I mentioned in a Sunday evening sermon recently about something I had read in a book by Randy Harris. Harris said the most evangelistic man he had ever known, (a man who had brought countless people to faith in Christ), told Randy that he had never asked anyone for a Bible study. This flies in the face of what most of us think of when we think of evangelism. We think 'evangelism' is all about inviting people; inviting them to church, to a Bible study, a church picnic or anything else we can invite them to.

But this man never invited. He never had to because people would ask him! How did this happen? It happened because, in his everyday life, he was salt and light. He went around scattering seed, saying what he could when he could, doing things that set him apart from those around him in such a way that people would ask him about who he was and why he was that way. Others noticed his fruits of the spirit and would seek him out for advice and guidance. Once they sought him out he could tell them of his faith.

So here's your challenge this week: scatter seed. As you go about your daily life be salt and light. Speak differently than those around you. Do things that are 'beneath' others. Be Jesus in the midst of the people around you and wait for them to ask. (We'll be talking about patience very soon!)


December 21, 2014

Evangelism III


             My decision to become a Christian did not occur in a church building but in a living room. My martial arts instructor, Fred Givens, sat with me in his living room for several conversations and then joined me in my living room for a study of the book of Acts. Many hours of questions and discussions occurred in those living rooms without the interruptions and time restraints of other places.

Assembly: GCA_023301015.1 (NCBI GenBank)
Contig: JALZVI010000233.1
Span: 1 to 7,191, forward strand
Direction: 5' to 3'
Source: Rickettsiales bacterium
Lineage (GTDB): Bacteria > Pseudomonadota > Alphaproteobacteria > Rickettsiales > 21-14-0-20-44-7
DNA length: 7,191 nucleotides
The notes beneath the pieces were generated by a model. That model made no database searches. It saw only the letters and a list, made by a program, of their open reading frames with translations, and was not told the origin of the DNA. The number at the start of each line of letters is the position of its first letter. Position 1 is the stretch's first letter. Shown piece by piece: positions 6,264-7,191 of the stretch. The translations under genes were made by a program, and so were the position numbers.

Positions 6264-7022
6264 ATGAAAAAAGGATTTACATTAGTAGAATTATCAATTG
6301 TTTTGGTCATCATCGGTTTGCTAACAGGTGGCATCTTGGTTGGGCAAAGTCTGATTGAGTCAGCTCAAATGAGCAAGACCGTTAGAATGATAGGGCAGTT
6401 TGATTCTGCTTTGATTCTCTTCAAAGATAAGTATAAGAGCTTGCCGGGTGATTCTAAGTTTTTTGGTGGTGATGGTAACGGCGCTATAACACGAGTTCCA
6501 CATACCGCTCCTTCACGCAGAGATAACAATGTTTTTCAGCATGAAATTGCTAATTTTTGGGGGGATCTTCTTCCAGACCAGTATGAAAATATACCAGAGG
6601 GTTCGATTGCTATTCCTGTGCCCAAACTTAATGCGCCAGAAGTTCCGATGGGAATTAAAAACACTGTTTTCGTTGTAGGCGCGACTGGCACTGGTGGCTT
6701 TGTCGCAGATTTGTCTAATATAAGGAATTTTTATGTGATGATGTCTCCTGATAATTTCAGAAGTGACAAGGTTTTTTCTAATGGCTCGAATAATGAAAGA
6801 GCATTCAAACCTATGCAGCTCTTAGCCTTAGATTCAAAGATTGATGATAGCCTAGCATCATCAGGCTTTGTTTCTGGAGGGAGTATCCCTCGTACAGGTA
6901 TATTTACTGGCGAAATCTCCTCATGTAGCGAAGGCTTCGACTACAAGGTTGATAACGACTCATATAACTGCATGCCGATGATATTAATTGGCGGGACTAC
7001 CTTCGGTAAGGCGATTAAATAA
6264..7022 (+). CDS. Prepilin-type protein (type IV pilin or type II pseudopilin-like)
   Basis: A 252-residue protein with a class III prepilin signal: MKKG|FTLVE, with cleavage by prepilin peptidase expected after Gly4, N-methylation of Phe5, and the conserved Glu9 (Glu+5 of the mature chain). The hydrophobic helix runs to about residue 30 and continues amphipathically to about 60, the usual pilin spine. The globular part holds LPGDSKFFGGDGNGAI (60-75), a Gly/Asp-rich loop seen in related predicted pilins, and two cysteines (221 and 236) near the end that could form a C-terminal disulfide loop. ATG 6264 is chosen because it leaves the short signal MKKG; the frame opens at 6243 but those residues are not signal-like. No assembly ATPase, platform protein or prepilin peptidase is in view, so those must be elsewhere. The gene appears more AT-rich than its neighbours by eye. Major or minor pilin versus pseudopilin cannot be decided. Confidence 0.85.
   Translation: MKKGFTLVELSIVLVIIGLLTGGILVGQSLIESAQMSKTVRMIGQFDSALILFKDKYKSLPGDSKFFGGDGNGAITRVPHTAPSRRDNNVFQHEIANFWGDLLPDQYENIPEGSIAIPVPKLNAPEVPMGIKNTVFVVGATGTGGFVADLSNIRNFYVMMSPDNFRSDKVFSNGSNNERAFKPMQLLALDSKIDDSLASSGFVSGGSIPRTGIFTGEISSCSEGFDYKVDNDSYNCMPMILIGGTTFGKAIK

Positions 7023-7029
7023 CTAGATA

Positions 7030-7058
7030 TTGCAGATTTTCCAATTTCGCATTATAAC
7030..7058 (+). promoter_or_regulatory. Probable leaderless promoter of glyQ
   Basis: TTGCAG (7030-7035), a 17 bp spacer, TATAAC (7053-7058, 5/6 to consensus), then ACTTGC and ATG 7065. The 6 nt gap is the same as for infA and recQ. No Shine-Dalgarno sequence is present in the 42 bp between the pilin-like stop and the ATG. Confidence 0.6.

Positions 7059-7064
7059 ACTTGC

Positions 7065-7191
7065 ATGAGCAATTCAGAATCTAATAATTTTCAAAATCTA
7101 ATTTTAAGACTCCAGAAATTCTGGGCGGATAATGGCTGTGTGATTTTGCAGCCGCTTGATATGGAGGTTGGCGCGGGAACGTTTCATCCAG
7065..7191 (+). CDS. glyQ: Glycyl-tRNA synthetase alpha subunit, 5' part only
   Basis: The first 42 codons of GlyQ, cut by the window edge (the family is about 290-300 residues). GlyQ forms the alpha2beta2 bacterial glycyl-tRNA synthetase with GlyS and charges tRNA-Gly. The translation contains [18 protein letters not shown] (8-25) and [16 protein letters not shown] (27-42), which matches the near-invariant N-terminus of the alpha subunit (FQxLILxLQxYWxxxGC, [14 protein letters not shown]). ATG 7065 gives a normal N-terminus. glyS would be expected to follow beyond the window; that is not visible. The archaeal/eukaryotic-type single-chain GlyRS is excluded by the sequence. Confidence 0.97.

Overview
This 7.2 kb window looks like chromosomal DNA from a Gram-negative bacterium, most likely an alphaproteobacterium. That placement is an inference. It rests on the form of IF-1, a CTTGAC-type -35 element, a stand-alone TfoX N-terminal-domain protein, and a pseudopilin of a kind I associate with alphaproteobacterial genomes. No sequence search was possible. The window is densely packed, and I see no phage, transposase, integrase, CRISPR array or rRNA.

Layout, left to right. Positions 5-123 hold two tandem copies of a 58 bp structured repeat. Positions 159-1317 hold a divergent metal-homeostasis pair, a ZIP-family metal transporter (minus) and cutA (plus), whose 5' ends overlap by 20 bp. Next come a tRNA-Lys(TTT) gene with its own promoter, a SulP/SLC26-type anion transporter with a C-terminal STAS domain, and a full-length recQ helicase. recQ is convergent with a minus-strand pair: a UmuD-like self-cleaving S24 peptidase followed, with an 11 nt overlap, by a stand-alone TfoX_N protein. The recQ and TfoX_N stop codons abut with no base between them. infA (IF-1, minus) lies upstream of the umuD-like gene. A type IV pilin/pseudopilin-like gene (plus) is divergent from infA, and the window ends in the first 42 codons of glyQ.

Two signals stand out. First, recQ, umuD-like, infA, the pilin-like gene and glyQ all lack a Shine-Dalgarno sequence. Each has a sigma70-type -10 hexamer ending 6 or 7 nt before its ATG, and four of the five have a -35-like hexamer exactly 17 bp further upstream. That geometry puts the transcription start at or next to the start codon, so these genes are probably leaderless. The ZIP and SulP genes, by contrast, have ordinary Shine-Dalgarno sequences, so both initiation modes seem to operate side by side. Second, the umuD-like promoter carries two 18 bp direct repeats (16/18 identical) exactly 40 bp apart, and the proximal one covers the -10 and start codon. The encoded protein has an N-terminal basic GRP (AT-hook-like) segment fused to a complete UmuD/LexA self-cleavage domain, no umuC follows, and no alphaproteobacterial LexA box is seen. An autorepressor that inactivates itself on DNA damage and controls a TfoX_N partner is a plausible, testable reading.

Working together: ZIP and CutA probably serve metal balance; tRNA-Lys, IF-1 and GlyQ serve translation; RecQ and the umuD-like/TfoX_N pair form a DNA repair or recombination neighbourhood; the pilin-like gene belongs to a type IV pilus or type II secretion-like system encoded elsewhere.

Much of my growth as a Christian occurred in living rooms: Growth Groups in San Angelo, Brother's Keeper Groups in Dallas, Life Groups in Amarillo and a Monday night Bible study in Everett, Washington all helped me think more deeply about God's word and my life. All these groups met in living rooms and around kitchen tables.

Some interesting things happen in homes. First, there is a very relaxed atmosphere. When everyone starts taking their shoes off, grabbing a snack and getting comfortable in a chair or on the floor, the atmosphere lightens and people open to one another. Second, conversations often get deep because there is more time. Thirdly, friendships form. People get to know each other better in the comfortable environment of a home.

We've been looking at ways to evangelize, or share our faith with others, and this week I want us to think about having people into our homes. Invite friends, old and new, into your homes for game nights, meals or other activities. Begin an 'open door policy' where people are welcome to stop by and visit. You never know where these conversations will lead.


December 14, 2014



                 In last week's article I talked about joining a club or some other way of meeting new people, but there are other ways to make new relationships as well.